Report on the Archaeological Fieldwork of the Australian-Egyptian Expedition in the Tomb of Mereruka in the Teti Cemetery at Saqqara

 

Season 2008

 

The expedition started its work on the 2nd of January 2008 and finished on the 14th February 2008. Work was concentrated in the chapel of Waatet-khethor, beautiful name Seshseshet, with the aim of completing the recording of certain details in the scenes and inscriptions and re-photographing some of the scenes which we realised needed clearer images. A complete study of the colour conventions was also undertaken. All of the photographs and drawings which were previously prepared had to be checked in preparation for the publication of the chapel within the year of 2008.

 

Our studies have demonstrated the special importance of this chapel and the distinguished position of its owner, who appears seated in a palanquin that is decorated with the figure of a recumbent lion. This motif is certainly a royal one and it does not appear in any other Old Kingdom tomb, except in that of Meresankh III of the Fourth Dynasty. It now appears that Teti did not have a male heir and accordingly the husband or son of his eldest daughter could become the heir apparent until Teti produced a male offspring by his official wife Iput. It is also noticed that the first male offspring of Mereruka and Waatet-khethor, whose name was Mery-Teti, was described in Mereruka’s chapel as “eldest son of the king of his body” and the “ritual priest of his father”. With these two titles it was clear that Mery-Teti was for a certain period considered as the legitimate successor to Teti, since as a ritual priest of his father he was supposed to perform the burial ceremony as Horus did for Osiris. Mery-Teti was therefore not described as Mereruka’s son in order to prevent any genealogical confusion for the future king.

 

On the other hand, in the chapel of his mother Waatet-khethor, Mery-Teti was described as her son, her beloved. Such a designation was unlikely to cause any confusion as she is represented in this context practically on a throne. Mery-Teti appears with his mother in every scene within her chapel except when she sits at the offering table on the north and south walls adjacent to her false door. The latter of which is decorated with a palace façade. Mery-Teti also appears with his mother in the above mentioned palanquin scene where she sits on the throne decorated with the figure of a lion.

 

We also noticed that at the end of Teti’s reign, the king produced a son named Pepi I. Accordingly Mery-Teti lost the privileges that he gained as the heir apparent and his parents also seem to have lost their special status. This is reflected in the poor quality of the scenes which appear in the rooms of their chapels that were presumably decorated after the birth of Pepi I. This coincides with the inscription in Room A10 where Mery-Teti is referred to as “his son”, that is Mereruka’s son, and not the eldest son of the king of his body.

 

In the chapel of Waatet-khethor, a daughter by the name of Nebu-ib is represented and described as “her daughter, her beloved”, although no daughters are depicted in the tomb of Mereruka. As Mereruka regularly depicted his wife in most of the scenes in his chapel and represented his mother a number of times it is rather unlikely that the absence of the daughter in his chapel was due to his desire not to commemorate his daughter because of her gender. Mereruka was obviously very proud of his marriage to princess Waatet-khethor and accordingly it would have been expected for him to record all offspring of this marriage. It seems more likely in this case that the daughter Nebu-ib was born after the completion of the decoration of Mereruka’s chapel or more likely after the death of Mereruka himself.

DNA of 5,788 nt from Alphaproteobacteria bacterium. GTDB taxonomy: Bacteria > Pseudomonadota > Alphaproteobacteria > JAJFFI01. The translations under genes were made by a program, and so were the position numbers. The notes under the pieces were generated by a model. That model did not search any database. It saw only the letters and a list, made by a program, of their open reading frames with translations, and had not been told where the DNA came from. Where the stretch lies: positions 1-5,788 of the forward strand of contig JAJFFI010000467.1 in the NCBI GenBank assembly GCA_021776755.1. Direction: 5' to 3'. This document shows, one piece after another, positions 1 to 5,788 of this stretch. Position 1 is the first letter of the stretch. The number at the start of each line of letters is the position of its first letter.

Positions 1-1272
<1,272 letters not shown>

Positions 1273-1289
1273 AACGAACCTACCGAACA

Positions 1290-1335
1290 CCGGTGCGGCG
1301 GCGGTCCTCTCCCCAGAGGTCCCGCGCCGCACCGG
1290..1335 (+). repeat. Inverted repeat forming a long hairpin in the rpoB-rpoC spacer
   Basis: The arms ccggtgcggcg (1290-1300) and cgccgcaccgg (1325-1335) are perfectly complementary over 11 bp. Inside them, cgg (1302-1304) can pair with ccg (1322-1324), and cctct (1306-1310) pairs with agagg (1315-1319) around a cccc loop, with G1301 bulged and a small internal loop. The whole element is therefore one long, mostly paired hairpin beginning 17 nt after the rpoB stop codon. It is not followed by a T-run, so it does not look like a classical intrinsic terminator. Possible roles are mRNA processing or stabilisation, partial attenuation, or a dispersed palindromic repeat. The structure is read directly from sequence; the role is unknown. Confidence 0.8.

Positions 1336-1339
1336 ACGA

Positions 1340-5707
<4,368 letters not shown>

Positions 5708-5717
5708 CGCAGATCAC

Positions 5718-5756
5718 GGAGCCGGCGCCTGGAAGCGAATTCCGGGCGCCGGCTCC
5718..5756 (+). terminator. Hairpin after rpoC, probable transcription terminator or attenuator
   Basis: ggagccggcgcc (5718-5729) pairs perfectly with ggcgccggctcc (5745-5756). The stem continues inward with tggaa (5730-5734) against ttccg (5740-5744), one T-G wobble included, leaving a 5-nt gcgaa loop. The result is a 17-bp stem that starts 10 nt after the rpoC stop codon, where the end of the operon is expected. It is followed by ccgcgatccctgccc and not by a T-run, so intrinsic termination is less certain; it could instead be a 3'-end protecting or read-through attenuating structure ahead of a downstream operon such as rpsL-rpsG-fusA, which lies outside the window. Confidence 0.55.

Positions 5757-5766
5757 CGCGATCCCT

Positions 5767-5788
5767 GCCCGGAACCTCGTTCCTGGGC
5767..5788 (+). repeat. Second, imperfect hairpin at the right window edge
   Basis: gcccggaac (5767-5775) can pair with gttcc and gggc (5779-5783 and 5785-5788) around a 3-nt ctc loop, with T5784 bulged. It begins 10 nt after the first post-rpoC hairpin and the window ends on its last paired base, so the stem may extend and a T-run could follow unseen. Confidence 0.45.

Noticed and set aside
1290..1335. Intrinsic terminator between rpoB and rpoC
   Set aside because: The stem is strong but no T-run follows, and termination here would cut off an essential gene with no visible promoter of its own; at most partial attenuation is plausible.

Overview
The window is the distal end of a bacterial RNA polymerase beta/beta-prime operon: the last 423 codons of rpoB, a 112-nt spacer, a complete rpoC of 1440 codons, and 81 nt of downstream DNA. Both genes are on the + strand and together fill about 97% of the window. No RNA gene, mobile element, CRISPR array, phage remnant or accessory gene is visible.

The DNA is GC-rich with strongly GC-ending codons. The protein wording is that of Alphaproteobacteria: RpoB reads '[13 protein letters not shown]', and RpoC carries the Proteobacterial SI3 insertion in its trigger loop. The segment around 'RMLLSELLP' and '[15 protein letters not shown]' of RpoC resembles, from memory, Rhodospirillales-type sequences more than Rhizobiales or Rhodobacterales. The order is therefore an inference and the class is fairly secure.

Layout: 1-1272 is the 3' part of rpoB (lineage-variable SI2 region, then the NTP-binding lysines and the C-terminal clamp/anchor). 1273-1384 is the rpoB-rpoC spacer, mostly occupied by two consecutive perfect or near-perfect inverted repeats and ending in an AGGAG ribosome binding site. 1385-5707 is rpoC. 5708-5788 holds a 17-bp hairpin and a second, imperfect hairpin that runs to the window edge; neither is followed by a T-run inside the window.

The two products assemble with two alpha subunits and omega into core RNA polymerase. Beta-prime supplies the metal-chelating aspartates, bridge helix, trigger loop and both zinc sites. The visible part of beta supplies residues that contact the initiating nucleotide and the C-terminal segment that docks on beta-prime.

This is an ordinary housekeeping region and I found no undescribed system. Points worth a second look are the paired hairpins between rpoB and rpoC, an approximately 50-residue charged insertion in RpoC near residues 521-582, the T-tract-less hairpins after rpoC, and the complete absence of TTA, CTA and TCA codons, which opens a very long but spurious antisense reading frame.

The skeletal remains of Waatet-khethor were found in the 1920’s and were sent to the Qusr Eleini Hospital of the University of Cairo to be examined by the then professor of anatomy, Dr. Derry. He concluded that the skeleton definitely belonged to a woman after the archaeologists initially thought that they belonged to a male of large stature.

 

The expedition contacted the Anatomy Department at Qusr Eleini Hospital and found that the human remains of both Waatet-khethor and Mereruka are available and in good condition. We hope that the professors of the Department of Anatomy will complete their study of the skeleton of Waatet-khethor and provide us with the necessary information to include in our scientific publication of her tomb, which we hope will appear in 2008.

 

I would like to take this opportunity to present my sincere thanks to the Supreme Council of Antiquities for permission to continue my work in this important tomb and I would like to present special thanks to Prof. Dr. Zahi Hawass, the Secretary General of the Supreme Council of Antiquities; Mr. Sabri Abd-el-Aziz, the Head of the Egyptian Archaeology Sector; Mr. Madgy El-Ghandour, Director General of the Permanent Committee and Expedition Affairs; Mr. Osama El-Shimi, Director General of Archaeology at Saqqara; and Mr. Sabri Farag, Chief Inspector of Saqqara; for all the help they provided in facilitating our task. Special thanks are also due to our accompanying inspectors, Mr. Amir Nabil and Miss Miral Lashin, who spared no effort in assisting us in all aspects of our work.

 

This was a report of the Australian/Egyptian expedition on the tomb of Mereruka in the season of 2008.

 

 

Head of the Australian Expedition,                                   Head of the Egyptian Expedition,

Naguib Kanawati                                                            Mahmoud Abd El-Raziq

 

 

 

 

 

 

 

 

Fig. 1 Waatetkhethor on a throne like seat

 

 

Fig. 2 Waatetkhethor with her son Meryteti and daughter Ibnebou

 

 

Fig. 3 Waatetkhethor’s palace façade in the offering room